Little Men, with its gentle lesson that no one is irredeemable, no mistake is unforgivable, and that kindness always wins out in the end, is clearly influenced by the transcendentalist, utopian philosophy Alcott’s parents held so dear: transcendentalists were convinced of the perfectibility of human beings, believing that traditional social structures were corrosive and placing significant emphasis on individualism and self-reliance, just as the Bhaers do in the novel. Indeed the connection – and the fundamentally innovative, reformatory spirit of the book – were not lost on contemporary reviewers.
The Alcott family had little money, and Louisa had to work at a number of menial jobs. She began writing professionally in the 1860s, however, and her renown grew steadily. The novels she initially published (under a pseudonym) are little read today, and don’t seem to fit with our image of Alcott as – as Henry James put it in a review dated October 1875 – ‘the novelist of children – the Thackeray, the Trollope, of the nursery and the schoolroom’. Her early novels for adults, mainly Gothic thrillers and romances, proved less popular than her works for young people. Little Men, published in 1871, was extremely well received, not just as a children’s book but as a perceptive study of human nature: ‘[Little Men] is one of the jolliest and most wholesome stories we ever read. The ideas advanced in it about the government and education of children deserve to be read by every parent and teacher, nine-tenths of whom can learn much about boy-nature from its delightful pages’ (The Literary World, 1 June 1871). Some reviewers even claimed it was better than its predecessors, with one (writing in Scribner’s Monthly) enthusing, ‘Charming as was Little Women, Little Men is in many ways better. Artistically, it is done with a more even hand; morally, it has a distincter and surer aim.’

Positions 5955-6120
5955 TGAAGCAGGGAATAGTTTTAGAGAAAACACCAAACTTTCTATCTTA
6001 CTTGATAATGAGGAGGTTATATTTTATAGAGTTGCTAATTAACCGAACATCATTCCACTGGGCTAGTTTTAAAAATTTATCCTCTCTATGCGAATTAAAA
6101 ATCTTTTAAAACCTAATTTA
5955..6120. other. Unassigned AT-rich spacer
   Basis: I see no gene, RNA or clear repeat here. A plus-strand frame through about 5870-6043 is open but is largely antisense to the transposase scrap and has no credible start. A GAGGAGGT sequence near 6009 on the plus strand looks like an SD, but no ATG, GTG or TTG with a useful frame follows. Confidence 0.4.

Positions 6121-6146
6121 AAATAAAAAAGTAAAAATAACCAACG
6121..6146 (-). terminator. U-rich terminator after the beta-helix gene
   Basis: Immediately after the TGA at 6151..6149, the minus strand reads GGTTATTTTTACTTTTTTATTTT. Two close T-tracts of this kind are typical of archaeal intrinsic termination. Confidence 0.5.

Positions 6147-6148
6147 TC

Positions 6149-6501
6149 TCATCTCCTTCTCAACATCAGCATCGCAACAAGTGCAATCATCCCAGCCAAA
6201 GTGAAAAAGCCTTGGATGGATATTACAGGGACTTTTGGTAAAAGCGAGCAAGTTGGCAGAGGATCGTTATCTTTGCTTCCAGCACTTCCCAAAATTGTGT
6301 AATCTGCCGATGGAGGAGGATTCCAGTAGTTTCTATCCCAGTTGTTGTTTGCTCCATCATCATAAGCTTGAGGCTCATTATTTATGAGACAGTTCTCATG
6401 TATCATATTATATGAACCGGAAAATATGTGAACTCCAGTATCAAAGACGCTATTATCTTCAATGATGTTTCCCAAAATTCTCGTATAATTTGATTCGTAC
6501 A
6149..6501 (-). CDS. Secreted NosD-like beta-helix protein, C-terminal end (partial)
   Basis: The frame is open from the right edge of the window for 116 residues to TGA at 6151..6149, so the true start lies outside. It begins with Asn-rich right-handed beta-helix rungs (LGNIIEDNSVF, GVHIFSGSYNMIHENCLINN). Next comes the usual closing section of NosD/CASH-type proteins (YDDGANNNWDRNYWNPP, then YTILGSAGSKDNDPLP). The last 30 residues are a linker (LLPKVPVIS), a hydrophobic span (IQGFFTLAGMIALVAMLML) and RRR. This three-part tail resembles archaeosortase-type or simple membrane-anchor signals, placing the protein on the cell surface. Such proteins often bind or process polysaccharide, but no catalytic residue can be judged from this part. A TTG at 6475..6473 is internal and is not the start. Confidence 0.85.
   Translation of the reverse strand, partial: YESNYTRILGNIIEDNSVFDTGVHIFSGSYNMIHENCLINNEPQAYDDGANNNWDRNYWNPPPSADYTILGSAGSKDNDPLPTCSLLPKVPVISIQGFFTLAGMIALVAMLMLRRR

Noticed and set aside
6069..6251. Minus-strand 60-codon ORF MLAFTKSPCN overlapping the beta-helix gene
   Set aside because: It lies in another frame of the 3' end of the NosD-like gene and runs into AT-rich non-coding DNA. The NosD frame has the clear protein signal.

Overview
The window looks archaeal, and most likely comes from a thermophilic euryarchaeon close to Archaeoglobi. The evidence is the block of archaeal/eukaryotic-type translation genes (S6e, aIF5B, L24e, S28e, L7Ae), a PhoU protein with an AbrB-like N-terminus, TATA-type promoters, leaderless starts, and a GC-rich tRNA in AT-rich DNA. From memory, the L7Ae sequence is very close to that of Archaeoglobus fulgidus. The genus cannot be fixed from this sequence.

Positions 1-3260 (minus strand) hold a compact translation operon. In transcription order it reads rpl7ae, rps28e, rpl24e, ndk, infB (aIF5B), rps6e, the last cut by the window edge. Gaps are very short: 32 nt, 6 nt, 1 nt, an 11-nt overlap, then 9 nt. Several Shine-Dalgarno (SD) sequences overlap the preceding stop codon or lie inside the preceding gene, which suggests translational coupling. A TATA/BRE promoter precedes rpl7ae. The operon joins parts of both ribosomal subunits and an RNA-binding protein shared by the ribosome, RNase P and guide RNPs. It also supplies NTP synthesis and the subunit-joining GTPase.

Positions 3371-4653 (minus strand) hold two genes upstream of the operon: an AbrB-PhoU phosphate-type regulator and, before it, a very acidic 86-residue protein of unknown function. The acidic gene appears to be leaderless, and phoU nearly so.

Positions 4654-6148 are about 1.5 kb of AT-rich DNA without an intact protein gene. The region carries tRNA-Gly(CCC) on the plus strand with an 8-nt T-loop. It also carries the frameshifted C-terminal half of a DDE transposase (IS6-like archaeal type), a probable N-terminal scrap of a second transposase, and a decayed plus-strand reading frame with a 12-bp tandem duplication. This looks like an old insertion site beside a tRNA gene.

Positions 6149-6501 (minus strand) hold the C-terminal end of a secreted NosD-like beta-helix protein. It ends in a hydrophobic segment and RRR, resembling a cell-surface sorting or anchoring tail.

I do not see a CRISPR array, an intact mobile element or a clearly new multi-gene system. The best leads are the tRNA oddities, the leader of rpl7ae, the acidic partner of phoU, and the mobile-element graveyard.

History has tended to disagree with this assessment, and Little Women is certainly Alcott’s most famous novel. However, Little Men does possess many of the characteristics that has made the story of the March sisters so beloved. It is intelligent, funny, often perceptive and – despite its occasional moralising – genuinely touching. Although it is now more than 140 years old, Little Men still entertains and inspires new generations of children, and its characters remain as vivid and memorable as ever. ‘The delightful historian of the little folk’, as one contemporary dubbed Alcott, continues to delight today.
Notes by Caroline Waight